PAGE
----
As we head into the final days before a state government shutdown, there will be increased proposals for settlement and more speculation on what will likely transpire. The June 22nd Star Tribune contained an interesting editorial essentially suggesting that the healthcare provider tax be increased and that this increase be regarded as a surcharge and not labeled a tax increase thereby saving face for legislative Republicans. Ultimately, this surcharge would produce some $600 million in new revenue which would come from state providers and the federal government. The benefit would not only be the additional money but, more importantly, the preservation of MinnesotaCare and keeping some 85,000 to 140,000 people on the insured rolls. Further, it would prevent thousands more from being disenrolled from Medicaid. Overall, it is a huge step forward.
However, relative to the overall settlement it still leaves the Republicans and the Governor approximately $1 billion apart.
In terms of politics, the editorial is disturbing. Allowing disagreements to be settled in a way that saves face is as American as baseball and the hotdog. But saving face is considerably different than the perpetuation of a fundamental untruth.
It has to be said once and for all that a variety of taxes were increased under Governor Pawlenty and no amount of camouflage can mask that realty. As a matter of fact his “borrowing” of some $400 million from the health care access fund has helped precipitate this crisis.
In addition, the current Republican budget proposals contain some $400 million in property tax increases (http://www.scribd.com/doc/55548698/5-16-11-Compromise-Budget) on top of a variety of other cost increases. It should also be noted that Republican legislators (Sen. Julie Rosen-Fairmont and Rep. Morrie Lanning-Moorhead) are the authors of legislation to provide public funding for the building of a Vikings stadium in Ramsey County. This increase in the sales tax in Ramsey is a tax increase just as Pawlenty’s support for a Twins stadium was a tax increase in Hennepin County.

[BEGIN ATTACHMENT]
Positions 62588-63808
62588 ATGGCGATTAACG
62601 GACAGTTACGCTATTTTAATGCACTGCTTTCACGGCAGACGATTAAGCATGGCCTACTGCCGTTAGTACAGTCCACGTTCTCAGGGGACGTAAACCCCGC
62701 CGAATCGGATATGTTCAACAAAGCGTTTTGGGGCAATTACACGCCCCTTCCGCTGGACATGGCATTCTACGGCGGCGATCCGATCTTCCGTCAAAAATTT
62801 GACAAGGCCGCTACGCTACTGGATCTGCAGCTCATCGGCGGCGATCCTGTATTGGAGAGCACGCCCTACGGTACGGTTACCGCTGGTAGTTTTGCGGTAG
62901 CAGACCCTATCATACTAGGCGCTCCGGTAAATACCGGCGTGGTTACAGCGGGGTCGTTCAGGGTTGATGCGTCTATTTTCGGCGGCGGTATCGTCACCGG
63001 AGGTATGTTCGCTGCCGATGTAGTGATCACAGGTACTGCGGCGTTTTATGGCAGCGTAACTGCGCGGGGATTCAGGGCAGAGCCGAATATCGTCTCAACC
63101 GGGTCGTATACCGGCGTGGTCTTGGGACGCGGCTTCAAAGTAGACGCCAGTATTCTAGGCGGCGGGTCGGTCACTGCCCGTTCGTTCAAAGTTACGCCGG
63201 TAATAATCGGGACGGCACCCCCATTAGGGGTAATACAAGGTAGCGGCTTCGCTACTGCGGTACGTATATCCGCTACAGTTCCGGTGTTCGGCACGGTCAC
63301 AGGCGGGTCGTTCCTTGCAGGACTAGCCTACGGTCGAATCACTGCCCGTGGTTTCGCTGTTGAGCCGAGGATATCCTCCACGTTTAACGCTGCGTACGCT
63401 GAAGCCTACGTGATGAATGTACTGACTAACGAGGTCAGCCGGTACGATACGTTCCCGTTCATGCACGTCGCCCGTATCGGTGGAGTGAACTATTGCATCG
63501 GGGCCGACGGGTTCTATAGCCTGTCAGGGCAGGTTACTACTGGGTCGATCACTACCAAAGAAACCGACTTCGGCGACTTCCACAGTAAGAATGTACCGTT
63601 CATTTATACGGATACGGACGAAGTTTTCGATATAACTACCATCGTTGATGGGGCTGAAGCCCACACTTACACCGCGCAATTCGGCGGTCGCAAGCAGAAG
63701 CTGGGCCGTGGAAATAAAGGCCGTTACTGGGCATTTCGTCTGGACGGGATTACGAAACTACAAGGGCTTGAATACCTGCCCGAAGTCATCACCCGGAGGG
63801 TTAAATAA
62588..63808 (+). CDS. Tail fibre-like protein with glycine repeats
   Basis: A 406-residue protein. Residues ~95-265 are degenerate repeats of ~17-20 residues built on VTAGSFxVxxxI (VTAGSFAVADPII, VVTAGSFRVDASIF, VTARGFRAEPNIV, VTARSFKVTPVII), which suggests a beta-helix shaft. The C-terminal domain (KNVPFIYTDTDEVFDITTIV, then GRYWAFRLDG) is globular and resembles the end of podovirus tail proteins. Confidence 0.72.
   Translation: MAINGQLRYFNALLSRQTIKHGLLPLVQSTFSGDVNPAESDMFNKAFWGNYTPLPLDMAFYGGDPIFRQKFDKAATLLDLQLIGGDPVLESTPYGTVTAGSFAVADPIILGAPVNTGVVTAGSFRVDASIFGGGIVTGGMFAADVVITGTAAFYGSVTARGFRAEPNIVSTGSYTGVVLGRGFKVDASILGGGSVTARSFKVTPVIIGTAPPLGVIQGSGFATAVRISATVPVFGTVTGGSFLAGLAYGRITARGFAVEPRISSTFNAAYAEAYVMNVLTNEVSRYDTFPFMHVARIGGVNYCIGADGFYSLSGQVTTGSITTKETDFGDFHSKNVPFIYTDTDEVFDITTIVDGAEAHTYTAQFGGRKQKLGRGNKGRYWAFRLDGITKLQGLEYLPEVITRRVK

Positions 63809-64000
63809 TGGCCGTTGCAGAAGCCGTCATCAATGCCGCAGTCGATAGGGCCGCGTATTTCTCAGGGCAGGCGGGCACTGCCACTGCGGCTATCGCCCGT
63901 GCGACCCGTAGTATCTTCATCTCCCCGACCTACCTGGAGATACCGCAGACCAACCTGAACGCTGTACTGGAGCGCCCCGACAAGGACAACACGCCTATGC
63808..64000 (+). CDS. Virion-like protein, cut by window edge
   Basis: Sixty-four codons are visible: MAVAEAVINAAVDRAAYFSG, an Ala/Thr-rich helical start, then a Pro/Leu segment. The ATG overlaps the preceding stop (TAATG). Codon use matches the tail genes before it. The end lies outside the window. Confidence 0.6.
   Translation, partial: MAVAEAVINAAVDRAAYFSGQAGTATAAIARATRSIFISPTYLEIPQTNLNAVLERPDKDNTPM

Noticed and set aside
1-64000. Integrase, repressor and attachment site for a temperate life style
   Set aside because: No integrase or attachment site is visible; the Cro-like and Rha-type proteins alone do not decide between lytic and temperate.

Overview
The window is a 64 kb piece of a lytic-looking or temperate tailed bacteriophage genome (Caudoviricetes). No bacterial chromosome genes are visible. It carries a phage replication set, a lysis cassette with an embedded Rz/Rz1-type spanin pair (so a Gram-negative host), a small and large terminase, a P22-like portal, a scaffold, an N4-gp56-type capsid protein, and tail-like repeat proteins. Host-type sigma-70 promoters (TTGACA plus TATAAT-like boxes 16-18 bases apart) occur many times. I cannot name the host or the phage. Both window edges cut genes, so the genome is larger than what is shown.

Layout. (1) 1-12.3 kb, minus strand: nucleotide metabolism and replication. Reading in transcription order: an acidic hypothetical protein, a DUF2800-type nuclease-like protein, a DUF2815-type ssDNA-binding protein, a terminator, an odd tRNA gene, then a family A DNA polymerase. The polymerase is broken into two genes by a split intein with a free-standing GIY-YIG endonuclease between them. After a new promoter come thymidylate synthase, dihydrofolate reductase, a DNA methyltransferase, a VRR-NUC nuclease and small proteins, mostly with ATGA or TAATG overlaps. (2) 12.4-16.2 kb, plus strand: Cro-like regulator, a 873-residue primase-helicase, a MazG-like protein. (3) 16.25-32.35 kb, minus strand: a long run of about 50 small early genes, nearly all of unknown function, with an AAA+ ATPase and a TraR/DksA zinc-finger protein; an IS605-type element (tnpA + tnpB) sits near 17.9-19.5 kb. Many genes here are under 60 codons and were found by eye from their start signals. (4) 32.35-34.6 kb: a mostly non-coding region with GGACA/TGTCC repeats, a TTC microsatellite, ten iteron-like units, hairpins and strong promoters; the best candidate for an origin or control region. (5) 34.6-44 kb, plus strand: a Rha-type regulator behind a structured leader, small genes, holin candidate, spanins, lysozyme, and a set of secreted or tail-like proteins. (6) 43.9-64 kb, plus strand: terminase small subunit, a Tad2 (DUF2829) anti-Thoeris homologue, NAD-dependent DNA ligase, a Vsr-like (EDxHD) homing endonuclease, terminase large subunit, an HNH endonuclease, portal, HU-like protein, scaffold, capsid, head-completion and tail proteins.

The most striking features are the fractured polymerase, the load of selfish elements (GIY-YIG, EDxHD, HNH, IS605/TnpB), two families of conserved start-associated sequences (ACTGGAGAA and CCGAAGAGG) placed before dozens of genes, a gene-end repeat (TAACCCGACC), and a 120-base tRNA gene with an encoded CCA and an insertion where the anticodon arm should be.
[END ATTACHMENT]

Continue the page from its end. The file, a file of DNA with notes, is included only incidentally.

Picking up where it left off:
It should also be remembered that when oil company executives testified in Congress against the removal of public subsidies for oil, many Republican leaders declared that any withdrawal of subsidy funding would constitute a tax increase. If that is to be the case, then what about the thousands of Minnesotans thrown out of healthcare and told to go on “vouchers” to pay for policies that are beyond the financial reach of low-income people? Is that not a tax increase? How about the student losing state support from institutions of higher learning and having to pay higher tuition? And what about the rest of us who will pay higher healthcare premiums to accommodate the costs of the uninsured receiving emergency care? One must also add to this list of growing tax increases the likely wage losses that would be suffered by public and private sector employees who are laid off as a result of the shutdown.
Frankly, this debate could use a lot more honesty and far less propaganda. The bottom line is that both budget proposals contain revenue enhancements or tax increases. It is not a question of labeling, it is a question of who pays and how